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Westy Fire Extinguisher
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Wolfram
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PostPosted: Mon Sep 06, 2010 4:42 pm    Post subject: Westy Fire Extinguisher Reply with quote

Need to replace the FE in the Westy. Is there an exact replacement that clips in to the original spot?

Geoff
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RCB
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PostPosted: Mon Sep 06, 2010 6:20 pm    Post subject: Reply with quote

You can probably find a small extinguisher at your local hardware store. I know the Kiddie's come with a plastic bracket that you can attach to where its originally installed.

Keep in mind that they are the powdered type and when extinguished, they leave a mess.

Have you considered an upgrade; like the Halon types. They also come in a small size and extinguish a fire very quick and have the advantage of leaving no mess behind.

Hope you never have to use one but if you do..the Halon type II are very good.


Last edited by RCB on Tue Sep 07, 2010 6:36 am; edited 1 time in total
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Gauche1968
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PostPosted: Mon Sep 06, 2010 6:30 pm    Post subject: Reply with quote

Fire BAD!!!!!!! Twisted Evil

The Kiddie Type Auto extinguishers will work fine.
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jonnie5
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PostPosted: Mon Sep 06, 2010 8:06 pm    Post subject: Reply with quote

20lb ABC
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PostPosted: Mon Sep 06, 2010 8:47 pm    Post subject: Reply with quote

Halon if you are trying to search

any race car place with have very good ones
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Terry Kay
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PostPosted: Mon Sep 06, 2010 10:48 pm    Post subject: Reply with quote

Farm & Fleet for the stock westy fire extinguister--
About $13.00
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PostPosted: Mon Sep 06, 2010 11:26 pm    Post subject: Reply with quote

I bought one at the link below, it came with a metal bracket that bolted up to the existing holes and it fits great. It is rechargeable, has a charge indicator, all metal construction and very heavy duty, plus the price was great. It is an ABC type so it will definitely leave a big mess if you ever need to use it!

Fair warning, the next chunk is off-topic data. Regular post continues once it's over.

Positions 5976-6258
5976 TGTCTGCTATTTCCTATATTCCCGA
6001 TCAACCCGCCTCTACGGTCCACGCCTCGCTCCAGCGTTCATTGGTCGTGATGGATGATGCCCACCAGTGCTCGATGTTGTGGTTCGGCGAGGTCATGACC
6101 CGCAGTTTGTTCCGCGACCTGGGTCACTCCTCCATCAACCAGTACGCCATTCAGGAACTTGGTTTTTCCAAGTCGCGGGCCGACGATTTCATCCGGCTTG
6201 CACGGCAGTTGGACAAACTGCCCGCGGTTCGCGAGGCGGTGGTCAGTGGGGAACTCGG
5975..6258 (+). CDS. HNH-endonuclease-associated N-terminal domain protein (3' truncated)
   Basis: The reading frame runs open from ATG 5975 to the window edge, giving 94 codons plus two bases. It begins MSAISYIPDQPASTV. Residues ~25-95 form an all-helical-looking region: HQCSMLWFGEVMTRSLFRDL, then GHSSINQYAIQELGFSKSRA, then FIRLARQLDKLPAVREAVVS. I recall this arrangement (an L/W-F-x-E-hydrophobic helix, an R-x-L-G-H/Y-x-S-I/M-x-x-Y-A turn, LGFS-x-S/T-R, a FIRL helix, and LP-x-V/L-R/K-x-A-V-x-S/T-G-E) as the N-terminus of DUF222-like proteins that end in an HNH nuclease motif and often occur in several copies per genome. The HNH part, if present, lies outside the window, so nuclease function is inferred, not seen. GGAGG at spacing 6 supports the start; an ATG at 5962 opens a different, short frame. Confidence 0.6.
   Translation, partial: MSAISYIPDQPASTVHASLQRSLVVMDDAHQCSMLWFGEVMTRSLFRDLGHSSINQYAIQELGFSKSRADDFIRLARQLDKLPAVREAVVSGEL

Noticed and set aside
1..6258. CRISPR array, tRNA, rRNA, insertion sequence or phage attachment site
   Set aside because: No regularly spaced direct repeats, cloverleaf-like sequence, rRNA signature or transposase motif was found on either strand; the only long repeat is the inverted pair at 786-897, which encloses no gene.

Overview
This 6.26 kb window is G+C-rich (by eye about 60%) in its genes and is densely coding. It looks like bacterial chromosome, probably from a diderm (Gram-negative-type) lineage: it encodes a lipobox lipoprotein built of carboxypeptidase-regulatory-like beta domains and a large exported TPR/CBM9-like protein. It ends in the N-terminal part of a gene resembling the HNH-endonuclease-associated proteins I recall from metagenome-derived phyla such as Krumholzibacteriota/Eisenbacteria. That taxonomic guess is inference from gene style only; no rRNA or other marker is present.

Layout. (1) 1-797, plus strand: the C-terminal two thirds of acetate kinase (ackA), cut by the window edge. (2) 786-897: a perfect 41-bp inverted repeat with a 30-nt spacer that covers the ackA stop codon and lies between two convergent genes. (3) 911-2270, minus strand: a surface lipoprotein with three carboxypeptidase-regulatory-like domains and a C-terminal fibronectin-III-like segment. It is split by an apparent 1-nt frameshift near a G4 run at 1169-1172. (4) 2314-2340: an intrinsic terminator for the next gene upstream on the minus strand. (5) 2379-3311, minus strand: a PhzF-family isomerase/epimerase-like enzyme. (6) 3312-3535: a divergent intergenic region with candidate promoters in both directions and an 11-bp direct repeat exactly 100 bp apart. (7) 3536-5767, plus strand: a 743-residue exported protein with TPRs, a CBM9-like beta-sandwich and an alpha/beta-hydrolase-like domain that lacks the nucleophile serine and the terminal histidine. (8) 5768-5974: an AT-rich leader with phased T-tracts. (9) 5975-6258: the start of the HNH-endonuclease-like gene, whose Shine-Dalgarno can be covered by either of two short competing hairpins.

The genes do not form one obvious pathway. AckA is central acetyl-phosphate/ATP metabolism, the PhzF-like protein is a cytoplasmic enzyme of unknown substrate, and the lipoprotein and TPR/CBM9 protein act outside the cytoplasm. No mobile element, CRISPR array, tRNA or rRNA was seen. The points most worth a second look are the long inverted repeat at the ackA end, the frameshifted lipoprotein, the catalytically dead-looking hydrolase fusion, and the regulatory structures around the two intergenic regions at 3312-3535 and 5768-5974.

http://www.arizonatools.com/tools/fire-extinguishers/detail/AZT549/
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RCB
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PostPosted: Tue Sep 07, 2010 7:01 am    Post subject: Reply with quote

Has anyone seen just how fast a Halon extinguishes a fire compared to the powder type extinguishers.

Halon works faster than gossip travels.
The powder type extinguishers do extinguish the fire but not nearly as quick and the residue just about ruins everything it lands on.

Think of a fire extinguisher as you would a fuel line..get the absolute best you can lay your hands on.

For those who still have the powder types...its a good idea to turn them upside down,every now and then, and gently "tap" the extinguisher on a solid surface. This helps to uncake the powder thats been sitting at the bottom of the extinguisher for year upon year.

Years ago SSFD did a live demonstration on how to correctly use a fire extinguisher.....they demonstrated the various types of extinguishers on a fuel fed fire.

The following day I ordered up a 5.lb Halotron I from Sarsam LLC.


Last edited by RCB on Tue Sep 07, 2010 7:21 am; edited 1 time in total
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Glenn Premium Member